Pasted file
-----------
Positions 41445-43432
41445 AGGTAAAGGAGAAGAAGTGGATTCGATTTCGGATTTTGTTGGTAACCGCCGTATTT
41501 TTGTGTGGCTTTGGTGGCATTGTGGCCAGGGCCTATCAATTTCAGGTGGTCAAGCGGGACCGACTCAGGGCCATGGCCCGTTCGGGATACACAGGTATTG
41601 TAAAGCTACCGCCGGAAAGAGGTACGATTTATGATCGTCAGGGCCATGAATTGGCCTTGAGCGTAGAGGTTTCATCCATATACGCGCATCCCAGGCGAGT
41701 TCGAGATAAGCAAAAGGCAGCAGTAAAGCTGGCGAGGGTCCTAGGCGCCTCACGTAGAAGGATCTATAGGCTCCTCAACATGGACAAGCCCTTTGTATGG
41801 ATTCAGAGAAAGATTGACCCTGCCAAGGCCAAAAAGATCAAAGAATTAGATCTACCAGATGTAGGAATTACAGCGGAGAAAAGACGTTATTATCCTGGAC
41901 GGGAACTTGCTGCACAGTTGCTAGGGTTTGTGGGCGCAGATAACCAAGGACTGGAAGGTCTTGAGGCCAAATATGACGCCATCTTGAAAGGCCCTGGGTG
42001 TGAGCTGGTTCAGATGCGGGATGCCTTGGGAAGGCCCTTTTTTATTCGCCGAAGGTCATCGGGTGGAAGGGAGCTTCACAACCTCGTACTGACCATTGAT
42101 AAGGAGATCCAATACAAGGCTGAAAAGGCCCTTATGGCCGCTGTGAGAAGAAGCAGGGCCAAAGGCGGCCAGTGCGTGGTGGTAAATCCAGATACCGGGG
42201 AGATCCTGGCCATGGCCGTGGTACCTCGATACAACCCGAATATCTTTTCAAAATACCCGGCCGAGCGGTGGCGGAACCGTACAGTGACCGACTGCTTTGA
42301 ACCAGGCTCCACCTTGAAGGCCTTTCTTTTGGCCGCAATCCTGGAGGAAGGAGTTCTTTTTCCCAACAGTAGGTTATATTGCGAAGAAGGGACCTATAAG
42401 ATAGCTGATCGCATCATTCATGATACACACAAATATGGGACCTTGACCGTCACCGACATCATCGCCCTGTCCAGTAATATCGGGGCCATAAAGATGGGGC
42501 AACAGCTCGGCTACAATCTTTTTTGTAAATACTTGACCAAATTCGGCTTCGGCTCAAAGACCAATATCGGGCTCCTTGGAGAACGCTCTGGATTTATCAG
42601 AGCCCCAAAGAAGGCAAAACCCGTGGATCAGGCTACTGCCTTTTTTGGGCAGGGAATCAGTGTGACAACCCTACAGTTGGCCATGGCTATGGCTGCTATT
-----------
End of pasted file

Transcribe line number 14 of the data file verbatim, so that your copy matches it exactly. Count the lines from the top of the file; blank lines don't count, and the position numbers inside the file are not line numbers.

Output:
42601 AGCCCCAAAGAAGGCAAAACCCGTGGATCAGGCTACTGCCTTTTTTGGGCAGGGAATCAGTGTGACAACCCTACAGTTGGCCATGGCTATGGCTGCTATT